I had dinner with my friend Sara recently and as we reminisced about years of working together, the conversation turned to relationships. She and her husband had recently celebrated their 25th wedding anniversary. It was her husbandâ€™s second marriage, but Saraâ€™s first. I asked her the secret of their success.
She had a twinkle her in eye as she told me about Tom.
â€œHe made me feel comfortable right from the start,â€ she said. â€œI knew I could be myself and he would accept me for who I am â€“ both the good and the not-so-good. It seems to work for us. Heâ€™s easy-going and Iâ€™m a little intense, but he just lets that roll.â€
Iâ€™ve watched them together. They kid each other often. They laugh and show respect for each other. Sara is somewhat of a caretaker and Tom likes this. Yet he knows how to make her feel loved and cared for, too.
And heâ€™s a big flirt! Though I donâ€™t see them often, a few other mutual friends and I have observed that Tom is generally focused on women and freely expresses his appreciation of their beauty, bodies, sex appeal, etc. Sometimes we think itâ€™s icky. But Sara has never once complained or expressed discomfort with it.
So why do some people become jealous of every tiny bit of attention a partner pays to someone else, while others donâ€™t mind this a bit?
I think it depends on the strength of the intimate relationship — a strong loving relationship, shared mutually, leaves no room for jealousy. If each partner is truly being kind to the other (as the Regular Guy purports) and if they often are doing little things to enrich the relationship, then a little flirting shouldnâ€™t rock their world. It might even enhance it! Itâ€™s nice to see that other people appreciate your date/mate.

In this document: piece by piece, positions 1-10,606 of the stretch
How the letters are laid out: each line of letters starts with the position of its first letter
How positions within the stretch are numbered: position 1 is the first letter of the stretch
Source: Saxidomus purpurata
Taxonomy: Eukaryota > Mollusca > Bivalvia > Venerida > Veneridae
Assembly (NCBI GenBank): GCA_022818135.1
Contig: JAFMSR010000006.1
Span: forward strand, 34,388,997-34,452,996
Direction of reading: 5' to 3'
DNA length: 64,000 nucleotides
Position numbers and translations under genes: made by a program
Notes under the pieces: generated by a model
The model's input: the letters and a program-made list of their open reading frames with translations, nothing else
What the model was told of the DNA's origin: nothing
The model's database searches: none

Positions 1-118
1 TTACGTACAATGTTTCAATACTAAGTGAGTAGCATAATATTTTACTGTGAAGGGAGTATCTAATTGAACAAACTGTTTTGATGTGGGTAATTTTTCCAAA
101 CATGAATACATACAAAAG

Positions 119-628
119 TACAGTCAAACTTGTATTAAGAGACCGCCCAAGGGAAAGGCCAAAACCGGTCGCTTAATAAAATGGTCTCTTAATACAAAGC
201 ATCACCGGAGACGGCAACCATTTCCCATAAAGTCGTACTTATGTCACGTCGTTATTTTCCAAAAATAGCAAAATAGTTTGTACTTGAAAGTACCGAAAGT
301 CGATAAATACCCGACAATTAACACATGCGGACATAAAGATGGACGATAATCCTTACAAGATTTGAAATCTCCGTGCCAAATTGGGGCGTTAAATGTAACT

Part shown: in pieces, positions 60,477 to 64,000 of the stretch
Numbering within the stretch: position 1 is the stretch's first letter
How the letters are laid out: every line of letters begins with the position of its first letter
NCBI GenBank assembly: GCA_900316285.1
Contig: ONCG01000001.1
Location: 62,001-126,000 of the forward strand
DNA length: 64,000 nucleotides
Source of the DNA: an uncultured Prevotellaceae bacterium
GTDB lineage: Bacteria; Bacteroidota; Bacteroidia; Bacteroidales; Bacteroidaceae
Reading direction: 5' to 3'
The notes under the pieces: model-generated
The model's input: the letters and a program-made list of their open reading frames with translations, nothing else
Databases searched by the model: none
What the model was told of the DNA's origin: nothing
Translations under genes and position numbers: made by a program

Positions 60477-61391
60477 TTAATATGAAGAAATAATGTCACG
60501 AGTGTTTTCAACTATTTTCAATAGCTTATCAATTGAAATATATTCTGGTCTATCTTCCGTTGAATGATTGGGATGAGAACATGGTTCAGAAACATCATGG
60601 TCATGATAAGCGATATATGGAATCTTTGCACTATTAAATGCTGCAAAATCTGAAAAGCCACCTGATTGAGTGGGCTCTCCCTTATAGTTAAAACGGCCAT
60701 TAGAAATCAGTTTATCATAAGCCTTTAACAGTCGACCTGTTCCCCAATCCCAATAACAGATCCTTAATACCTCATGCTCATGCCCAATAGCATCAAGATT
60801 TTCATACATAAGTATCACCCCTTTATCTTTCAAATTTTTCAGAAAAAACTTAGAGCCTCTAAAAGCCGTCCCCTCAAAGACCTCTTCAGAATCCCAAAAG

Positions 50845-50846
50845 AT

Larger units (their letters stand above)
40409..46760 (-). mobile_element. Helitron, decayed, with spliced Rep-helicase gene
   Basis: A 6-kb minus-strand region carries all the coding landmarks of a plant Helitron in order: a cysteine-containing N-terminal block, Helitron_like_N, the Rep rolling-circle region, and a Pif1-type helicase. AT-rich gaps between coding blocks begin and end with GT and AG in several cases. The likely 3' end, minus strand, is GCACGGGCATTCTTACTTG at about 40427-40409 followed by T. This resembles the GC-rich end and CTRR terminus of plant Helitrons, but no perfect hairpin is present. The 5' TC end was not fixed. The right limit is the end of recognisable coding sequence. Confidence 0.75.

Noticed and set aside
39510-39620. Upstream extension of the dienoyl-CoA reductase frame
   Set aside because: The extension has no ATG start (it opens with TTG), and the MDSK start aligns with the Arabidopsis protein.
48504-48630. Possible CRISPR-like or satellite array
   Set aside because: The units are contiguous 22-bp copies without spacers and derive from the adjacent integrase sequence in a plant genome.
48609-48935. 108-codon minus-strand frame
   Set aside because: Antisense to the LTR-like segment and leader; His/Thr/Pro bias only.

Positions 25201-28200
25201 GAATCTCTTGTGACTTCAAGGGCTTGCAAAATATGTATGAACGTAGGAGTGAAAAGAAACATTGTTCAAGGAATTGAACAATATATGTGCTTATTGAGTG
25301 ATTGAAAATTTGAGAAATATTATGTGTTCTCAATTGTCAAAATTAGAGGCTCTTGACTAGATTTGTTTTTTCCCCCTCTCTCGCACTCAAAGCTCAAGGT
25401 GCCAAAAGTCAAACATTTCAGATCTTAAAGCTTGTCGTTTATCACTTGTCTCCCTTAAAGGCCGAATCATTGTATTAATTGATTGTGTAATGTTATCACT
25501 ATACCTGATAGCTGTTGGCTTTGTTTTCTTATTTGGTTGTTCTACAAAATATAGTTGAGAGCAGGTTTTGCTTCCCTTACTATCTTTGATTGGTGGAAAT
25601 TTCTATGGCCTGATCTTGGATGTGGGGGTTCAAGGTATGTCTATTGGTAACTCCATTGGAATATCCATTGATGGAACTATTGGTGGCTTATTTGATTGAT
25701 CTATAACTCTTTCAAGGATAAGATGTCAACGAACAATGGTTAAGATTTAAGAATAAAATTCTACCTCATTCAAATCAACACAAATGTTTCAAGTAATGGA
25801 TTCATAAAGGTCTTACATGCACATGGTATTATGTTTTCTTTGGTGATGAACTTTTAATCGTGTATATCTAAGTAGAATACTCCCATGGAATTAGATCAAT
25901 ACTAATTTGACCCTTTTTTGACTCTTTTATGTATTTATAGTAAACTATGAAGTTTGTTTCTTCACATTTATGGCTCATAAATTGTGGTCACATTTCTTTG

Self-confidence helps, too. Insecurity breeds disinterest. And trouble can follow.
What happens outside the relationship can only become significant if nothing is happening inside the relationship. (A topic for another post.) It takes a committed pair to turn a budding romance into a 25-year marriage. Cheers to all those who take it seriously and succeed, and especially to Sara and Tom!
I think a little flirting is good for the relationship, it makes for fun as well. It never hurts if you feel secure.
I too believe the strength of your intimate relationship is priority number 1. Three cheers for “what happens outside the relationship can be due to what is NOT happening inside the relationship”. Personally, I feel that over flirting or overly sexual comments made about others by men or women DO NOT and WILL NOT strengthen any long term relationship. Marriage is always a work in progress and marriage counseling can and does help, as long as, it is used regularly before the marriage is spiraling out of control and unfixable. Marriage only gets old if either partner lets it get old. Special acts of kindness and little nothings are so little.